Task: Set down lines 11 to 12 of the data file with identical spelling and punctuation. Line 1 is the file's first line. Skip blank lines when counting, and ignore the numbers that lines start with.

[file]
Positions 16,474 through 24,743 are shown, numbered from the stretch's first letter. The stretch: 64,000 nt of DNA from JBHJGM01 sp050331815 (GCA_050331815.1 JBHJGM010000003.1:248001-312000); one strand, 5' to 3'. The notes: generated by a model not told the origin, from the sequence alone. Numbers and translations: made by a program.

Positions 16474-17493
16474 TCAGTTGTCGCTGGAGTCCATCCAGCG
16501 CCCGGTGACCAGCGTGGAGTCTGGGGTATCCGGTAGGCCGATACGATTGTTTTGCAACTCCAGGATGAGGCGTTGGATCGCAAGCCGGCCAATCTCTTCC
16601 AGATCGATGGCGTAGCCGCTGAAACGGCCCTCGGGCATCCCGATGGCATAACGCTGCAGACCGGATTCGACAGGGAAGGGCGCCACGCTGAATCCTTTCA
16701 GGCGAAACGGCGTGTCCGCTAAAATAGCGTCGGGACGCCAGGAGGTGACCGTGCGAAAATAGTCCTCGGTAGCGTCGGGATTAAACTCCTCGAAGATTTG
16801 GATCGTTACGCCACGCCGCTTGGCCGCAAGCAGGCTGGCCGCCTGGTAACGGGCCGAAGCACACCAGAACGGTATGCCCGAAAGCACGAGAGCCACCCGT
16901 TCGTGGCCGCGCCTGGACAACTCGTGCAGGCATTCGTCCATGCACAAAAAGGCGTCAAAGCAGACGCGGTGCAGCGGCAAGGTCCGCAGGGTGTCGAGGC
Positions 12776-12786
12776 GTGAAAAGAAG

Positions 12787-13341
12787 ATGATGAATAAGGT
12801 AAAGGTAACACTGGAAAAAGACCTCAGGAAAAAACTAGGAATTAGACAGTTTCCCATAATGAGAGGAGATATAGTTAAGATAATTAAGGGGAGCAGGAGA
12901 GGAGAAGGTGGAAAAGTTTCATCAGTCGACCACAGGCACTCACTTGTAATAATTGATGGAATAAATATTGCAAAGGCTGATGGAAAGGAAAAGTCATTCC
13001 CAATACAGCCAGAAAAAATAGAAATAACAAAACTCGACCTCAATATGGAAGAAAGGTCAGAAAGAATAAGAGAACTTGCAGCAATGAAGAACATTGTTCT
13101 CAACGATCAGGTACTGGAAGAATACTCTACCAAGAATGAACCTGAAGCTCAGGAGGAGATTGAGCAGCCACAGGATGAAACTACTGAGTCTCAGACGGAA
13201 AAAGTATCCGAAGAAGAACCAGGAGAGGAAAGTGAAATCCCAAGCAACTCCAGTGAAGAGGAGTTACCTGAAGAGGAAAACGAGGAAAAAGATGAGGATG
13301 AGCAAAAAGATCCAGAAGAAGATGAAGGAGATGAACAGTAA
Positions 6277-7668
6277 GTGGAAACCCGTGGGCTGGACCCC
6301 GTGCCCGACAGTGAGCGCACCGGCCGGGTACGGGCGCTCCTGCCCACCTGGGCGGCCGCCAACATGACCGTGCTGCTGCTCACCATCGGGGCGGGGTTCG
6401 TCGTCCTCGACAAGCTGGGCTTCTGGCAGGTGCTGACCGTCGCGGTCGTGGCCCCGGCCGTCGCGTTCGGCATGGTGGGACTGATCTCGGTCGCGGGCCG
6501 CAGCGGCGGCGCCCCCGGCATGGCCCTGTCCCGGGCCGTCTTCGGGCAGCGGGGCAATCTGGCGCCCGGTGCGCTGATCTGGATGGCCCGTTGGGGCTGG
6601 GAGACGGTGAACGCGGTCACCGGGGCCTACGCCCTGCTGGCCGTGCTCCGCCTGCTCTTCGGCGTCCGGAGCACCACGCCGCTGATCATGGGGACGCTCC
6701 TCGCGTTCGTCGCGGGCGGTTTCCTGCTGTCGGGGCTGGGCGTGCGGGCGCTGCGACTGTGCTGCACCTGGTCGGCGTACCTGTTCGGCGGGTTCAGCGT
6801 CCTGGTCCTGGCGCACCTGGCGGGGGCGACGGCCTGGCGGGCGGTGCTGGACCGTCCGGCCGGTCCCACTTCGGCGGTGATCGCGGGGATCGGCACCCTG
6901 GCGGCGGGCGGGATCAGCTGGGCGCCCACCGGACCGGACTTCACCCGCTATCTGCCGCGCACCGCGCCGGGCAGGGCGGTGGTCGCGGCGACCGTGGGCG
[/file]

Positions 12787-13341
12787 ATGATGAATAAGGT